May 3, 2016

Plastic pollution has been found in every ocean in the world. It’s so widespread that plastic chemicals have been found in every human and animal body tested within the last decade. These tiny pieces of pollution, or microplastics, are the core of the world plastic problem. They account for 93 percent of the plastic in the ocean, and at sizes smaller than a grain of rice, we can barely see them, let alone study them.

Microplastics are at the heart of what Dr. Max Liboiron, Director of Civic Laboratory in Newfoundland, is studying. “When I got to Newfoundland, I wanted to know what the state of plastic pollution in the province was. But there was nothing – no data,” she says. “I started searching for microplastics myself – which I quickly learned you can’t really do in Newfoundland because they disappear between the rocks. It took me four months to find microplastics and I was looking hard.”

This isn’t surprising given the craggy shores of Eastern Canada, though it presents a seemingly unworkable problem: if we can’t see the pollution, how do we study it?

NL_beach plastic

Figure 1) Plastic pollution at Scotts Beach, Newfoundland.

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IJC survey: Great Lakes citizens value the Great Lakes for drinking water, recreation and as treasured natural resource
April 14, 2016

This article has been modified from Mark Mattson’s post on Lake Ontario Waterkeeper’s website April 14, 2016. 


 

Great Lakes NASA photo

We started Swim Guide because we believe that every person should be able to swim at any beach on any day of the summer and never have to worry about health risks. When water isn’t safe to touch, people withdraw from it. And when the connection between us and our water fades, so does our instinct to protect it.

Since its inception in 2011, Swim Guide has been helping its users discover great places to swim while at the same time helping protect their health by providing reliable information about beach water quality.

Today, we were reassured that Swim Guide is a necessary tool for the Great Lakes’ protection.

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They Will Surf Again: SurfAble puts Canada on the Map for Adaptive Surfing
April 12, 2016

As Canadians, we are blessed to have beautiful, albeit cold surf on both coasts. For many people, next month marks the beginning of four months of uninterrupted summer surf.

For many – but not for all. Surfing represents perhaps one of the most extreme accessibility challenges for those with physical disabilities. In an unfortunate statistic, young males between the ages of the 19 and 25 that love extreme sports – exactly the people who anxiously await surfing season all year – are some of the most common to incur spinal cord injuries.

This is what Occupational Therapist Paula Green sees every day. Her job is to help her patients through physical rehab, a particularly difficult task with this extreme-sport-loving demographic.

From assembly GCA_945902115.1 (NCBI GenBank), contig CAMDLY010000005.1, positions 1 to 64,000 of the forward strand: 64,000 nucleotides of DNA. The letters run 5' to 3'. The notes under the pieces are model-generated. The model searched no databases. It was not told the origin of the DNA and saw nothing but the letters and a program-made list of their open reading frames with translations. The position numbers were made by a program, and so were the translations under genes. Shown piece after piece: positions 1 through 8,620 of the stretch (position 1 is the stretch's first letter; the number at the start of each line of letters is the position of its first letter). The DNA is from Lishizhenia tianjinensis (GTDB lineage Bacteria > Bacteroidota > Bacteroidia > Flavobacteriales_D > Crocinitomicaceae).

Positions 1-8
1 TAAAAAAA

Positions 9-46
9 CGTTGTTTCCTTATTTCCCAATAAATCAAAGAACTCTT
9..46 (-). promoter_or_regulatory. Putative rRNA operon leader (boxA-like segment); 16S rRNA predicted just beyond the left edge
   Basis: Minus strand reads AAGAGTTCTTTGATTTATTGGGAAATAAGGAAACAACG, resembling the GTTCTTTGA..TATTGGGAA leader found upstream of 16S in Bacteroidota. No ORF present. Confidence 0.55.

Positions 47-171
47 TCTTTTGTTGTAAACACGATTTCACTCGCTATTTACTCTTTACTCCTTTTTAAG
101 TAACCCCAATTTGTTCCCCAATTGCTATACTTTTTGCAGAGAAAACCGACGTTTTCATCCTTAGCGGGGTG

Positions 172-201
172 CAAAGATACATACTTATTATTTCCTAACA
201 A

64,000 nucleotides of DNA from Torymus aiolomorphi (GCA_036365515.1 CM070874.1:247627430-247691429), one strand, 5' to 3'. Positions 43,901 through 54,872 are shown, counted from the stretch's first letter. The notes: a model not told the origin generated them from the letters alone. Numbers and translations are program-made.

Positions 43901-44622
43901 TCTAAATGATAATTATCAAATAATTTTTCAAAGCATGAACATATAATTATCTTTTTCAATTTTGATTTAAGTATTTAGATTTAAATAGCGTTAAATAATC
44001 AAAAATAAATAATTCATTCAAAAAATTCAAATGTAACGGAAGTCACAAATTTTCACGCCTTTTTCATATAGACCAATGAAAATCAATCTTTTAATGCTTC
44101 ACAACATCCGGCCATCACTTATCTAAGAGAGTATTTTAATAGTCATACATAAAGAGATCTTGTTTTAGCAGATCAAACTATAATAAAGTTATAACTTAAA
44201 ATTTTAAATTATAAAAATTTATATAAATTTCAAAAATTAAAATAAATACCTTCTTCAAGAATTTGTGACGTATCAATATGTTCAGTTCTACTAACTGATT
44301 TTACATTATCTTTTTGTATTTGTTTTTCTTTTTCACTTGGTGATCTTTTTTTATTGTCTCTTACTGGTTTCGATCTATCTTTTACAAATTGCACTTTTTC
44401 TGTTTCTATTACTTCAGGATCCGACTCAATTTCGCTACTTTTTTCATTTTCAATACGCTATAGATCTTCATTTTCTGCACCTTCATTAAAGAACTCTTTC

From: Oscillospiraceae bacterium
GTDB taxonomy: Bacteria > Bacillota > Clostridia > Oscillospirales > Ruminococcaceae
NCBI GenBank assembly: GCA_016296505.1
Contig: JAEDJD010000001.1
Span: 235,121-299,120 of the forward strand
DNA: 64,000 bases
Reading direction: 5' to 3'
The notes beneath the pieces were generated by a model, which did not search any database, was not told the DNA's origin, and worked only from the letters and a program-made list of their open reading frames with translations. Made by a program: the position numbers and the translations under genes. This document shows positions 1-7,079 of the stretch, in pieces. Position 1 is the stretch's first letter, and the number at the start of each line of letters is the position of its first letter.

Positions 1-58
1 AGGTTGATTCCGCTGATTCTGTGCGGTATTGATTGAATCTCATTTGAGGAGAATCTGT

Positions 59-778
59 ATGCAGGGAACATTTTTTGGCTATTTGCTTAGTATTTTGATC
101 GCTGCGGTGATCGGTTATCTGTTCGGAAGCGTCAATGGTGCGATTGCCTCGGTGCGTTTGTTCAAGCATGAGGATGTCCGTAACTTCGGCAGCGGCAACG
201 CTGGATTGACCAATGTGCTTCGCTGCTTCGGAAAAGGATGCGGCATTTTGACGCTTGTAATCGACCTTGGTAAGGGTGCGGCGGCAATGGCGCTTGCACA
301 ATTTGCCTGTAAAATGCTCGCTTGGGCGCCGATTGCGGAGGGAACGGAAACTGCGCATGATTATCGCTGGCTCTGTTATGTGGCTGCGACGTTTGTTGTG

“Many of the clients I work with are facing new traumatic injuries and I see them struggling with how they will move on and return to the fun and exciting activities that previously helped to define who they were as individuals,” says Green. “Showing them videos of Jesse Billauer surfing has been a great motivator for my clients.”

Billauer, a junior surfer one month away from going pro, was rendered a quadriplegic at the age of 17 after being pulled inside a barrel and thrown into a sandbar. With the help of the surf community, Billauer went on to become a motivational speaker, the founder of Life Rolls On, and World Champion for Adaptive Surfing.

Green’s work with spinal cord injuries, along with her experiences surfing in Australia (where she met her husband, also a surfer) and exposure to Billauer’s story, started a ripple in her life that turned into big waves. In 2014, Green helped to organize the first ever international event for Life Rolls On – They Will Surf Again Martinique Beach.  Spurred on by the success of this event, SurfAble, a Nova Scotia-based not-for-profit modeled after Life Rolls On, was formed four months ago, pioneering the movement for adaptive surfing in Canada.

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No notifications, no information: Paddling with a floating condom
April 8, 2016

This article was first published by Ruby Pajares on Lake Ontario Waterkeeper’s website on April 6, 2016. 


Last summer, the Ontario Ministry of the Environment decided that Toronto should notify the public of wet weather events. This will alert the public when recreational water quality is in question. But nearly eight months have passed. We’re less than three months away from the next swimming season. Torontonians are still waiting. If you happen to be one of Toronto’s many dedicated rec water users like Michael and Nadia Austin, you probably have a few concerns. Waterkeeper caught up with these two surfer-SUP’ers to discuss their recent experiences on the water.

Michael Austin - Condom floating in Lake Ontario

Paddling past a floating condom. (Photo by Michael Austin)

 

Originally from the Sunshine State, Michael moved to Toronto when he married Nadia. Coming from Florida’s sandy beaches, Michael had one condition. “I told Nadia, we have to live on the water.” Now they live by the Humber River and Humber Bay area, along the shores of Lake Ontario.

As avid surfers and stand-up paddleboarders, Michael and Nadia are in the water year-round. They praise the days in winter when the winds are howling and waves come crashing. When the water is calmer, they enjoy recreational paddles and race in the Ontario and Toronto SUP Series. Mike is currently training for the upcoming Niagara to Toronto raceacross Lake Ontario this September.

“To have Lake Ontario as my backyard and be able to do these things – hang out with like-minded people, do beach cleanups, paddle, whether it be for rec or racing – it’s so amazing,” said Michael.

But things aren’t perfect.